The Raven's Seal

by Andrei Baltakmens

Reviewed by Margaret Donsbach

Dickensian to the hilt, if not quite as rich as a real Dickens novel, The Raven's Seal offers an indictment of eighteenth-century prisons, using them as a metaphor that gives the novel relevance to the present. The novel begins in the 1770s (near the same period as Dickens' historical novel A Tale of Two Cities) in the fictional English town of Airenchester, over which "Old Bellstrom Gaol" broods "like a black spider on a heap of spoils." The central characters are Thaddeus Grainger, a young gentleman who disdains the empty life of society balls and gambling in which his peers indulge, and Cassie Redruth, a proud slum girl of striking beauty and high moral fiber.

It's a few chapters in, after Grainger is unjustly sentenced for murder and imprisoned, when the story catches fire. Eighteenth-century prisons, "squalid, dangerous and foul," were not for the faint of heart. Every privilege, from candles and food to a cleaner cell and lighter or no chains, cost an exhorbitant fee to the gaolkeeper. Most prisoners in Bellstrom are allowed a surprising but historically authentic degree of mobility within its walls, making possible a brutal social order that echoes and infiltrates the larger order outside, with certain prisoners powerful enough to engage in criminal enterprises whose tentacles sprawl into the town.

Though The Raven's Seal takes the form of a mystery, it is really a novel about life in and around an eighteenth-century prison. Grainger's efforts, with Cassie's devoted assistance, to uncover the people and motives behind his downfall lead him gradually, over the course of years, to a deeper understanding of the interconnections between gaol, town and life itself. A fellow inmate, the "philosopher of the prison," tells him, "Your society is not the counterpart to the prison, but its perfection, where every act is seen, judged, approved, or disapproved directly, and the marvel is that outside the gaolhouse we persist in serving as our own turnkeys." (2012, 406 pages)

More about The Raven's Seal at Powell's Books, or The Book Depository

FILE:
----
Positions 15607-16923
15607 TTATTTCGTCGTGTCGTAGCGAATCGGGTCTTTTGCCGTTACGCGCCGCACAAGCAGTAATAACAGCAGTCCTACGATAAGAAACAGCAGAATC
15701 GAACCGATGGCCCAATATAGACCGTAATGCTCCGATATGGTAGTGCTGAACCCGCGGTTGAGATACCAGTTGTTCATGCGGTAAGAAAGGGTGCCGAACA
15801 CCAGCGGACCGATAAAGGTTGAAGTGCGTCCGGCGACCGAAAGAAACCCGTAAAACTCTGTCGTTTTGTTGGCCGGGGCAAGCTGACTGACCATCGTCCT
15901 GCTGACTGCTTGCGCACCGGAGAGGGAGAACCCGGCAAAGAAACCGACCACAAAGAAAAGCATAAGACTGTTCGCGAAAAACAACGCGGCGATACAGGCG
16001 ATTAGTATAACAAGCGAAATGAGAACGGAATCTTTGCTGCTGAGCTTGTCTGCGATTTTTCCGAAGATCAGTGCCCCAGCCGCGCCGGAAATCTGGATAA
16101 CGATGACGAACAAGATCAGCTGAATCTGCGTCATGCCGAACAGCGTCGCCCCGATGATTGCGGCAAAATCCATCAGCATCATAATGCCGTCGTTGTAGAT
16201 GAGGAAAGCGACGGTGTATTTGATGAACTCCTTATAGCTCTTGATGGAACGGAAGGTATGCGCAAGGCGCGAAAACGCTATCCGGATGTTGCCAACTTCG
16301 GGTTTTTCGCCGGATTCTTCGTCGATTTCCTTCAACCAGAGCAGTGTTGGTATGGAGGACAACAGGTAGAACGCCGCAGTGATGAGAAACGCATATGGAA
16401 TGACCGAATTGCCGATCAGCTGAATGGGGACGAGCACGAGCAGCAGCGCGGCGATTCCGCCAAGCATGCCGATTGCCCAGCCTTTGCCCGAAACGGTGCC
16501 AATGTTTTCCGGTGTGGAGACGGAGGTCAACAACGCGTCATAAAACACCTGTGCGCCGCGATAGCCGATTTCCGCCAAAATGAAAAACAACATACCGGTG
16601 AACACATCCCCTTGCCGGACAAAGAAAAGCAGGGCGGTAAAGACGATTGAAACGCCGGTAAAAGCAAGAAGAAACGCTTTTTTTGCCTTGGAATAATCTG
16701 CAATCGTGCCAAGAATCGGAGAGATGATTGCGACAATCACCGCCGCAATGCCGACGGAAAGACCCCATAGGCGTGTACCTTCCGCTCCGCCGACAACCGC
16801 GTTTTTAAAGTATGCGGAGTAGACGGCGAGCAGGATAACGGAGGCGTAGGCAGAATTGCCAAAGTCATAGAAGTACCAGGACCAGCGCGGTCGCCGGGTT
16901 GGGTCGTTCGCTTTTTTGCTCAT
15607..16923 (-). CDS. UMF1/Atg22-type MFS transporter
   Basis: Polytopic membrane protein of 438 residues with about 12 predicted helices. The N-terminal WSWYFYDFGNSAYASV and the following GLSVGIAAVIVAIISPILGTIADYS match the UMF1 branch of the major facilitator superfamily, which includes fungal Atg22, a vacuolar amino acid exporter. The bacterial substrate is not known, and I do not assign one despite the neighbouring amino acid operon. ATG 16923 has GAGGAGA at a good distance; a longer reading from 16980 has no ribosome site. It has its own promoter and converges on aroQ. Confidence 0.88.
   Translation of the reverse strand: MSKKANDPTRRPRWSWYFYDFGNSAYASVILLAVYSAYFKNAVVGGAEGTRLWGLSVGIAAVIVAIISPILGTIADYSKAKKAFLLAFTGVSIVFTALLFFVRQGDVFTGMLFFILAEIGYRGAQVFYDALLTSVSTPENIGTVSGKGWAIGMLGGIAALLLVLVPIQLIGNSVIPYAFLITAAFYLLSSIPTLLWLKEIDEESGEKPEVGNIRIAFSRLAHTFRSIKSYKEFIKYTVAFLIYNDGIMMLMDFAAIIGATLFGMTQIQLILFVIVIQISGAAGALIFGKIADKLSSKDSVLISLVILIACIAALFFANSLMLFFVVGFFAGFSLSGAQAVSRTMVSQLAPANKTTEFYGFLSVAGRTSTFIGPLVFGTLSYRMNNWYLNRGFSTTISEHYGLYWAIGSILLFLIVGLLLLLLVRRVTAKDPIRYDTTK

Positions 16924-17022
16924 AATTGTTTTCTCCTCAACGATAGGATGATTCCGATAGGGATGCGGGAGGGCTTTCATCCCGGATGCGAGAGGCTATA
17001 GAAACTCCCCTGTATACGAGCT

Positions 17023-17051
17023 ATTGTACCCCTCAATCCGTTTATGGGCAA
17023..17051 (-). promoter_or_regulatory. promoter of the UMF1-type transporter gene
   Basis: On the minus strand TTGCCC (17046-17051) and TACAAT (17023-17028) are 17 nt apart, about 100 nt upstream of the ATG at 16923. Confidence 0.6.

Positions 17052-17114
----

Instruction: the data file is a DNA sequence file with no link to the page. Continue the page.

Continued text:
Interview with author Andrei Baltakmens

Other historical novels set in prisons:

The Bride of Newgate by John Dickson Carr (1950), a mystery about a woman who, to gain an inheritance, marries a convict scheduled to be hanged an hour later. See review or more info at

Rapscallion by James McGee (2008), a thriller about an investigator with London's Bow Street Runners who must investigate a rumored smuggling operation aboard French ships converted into brutal jails for prisoners of war during the Napoleonic Wars; #3 in the Matthew Hawkwood series. See review or more info at Powell's Books

The Relation of My Imprisonment by Russell Banks (1983), the fictional memoir of a seventeeth-century Puritan coffin-maker arrested and thrown into prison for his faith. More info

Nonfiction on the history of prisons:

Discipline and Punish by Michel Foucault (1975), a study by a noted postmodern philosopher of the historical methods of punishing crime, from public executions to prisons, and the way these have reflected the changing social order. More info

The Gaol: The Story of Newgate, London's Most Notorious Prison by Kelly Grovier (2008). More info

Sing-Sing: The Inside Story of a Notorious Prison by Denis Brian (2005), the history of this New York State prison from the beginning of its construction in 1825. More info


Life Inside Newgate Prison at the h2g2 website.

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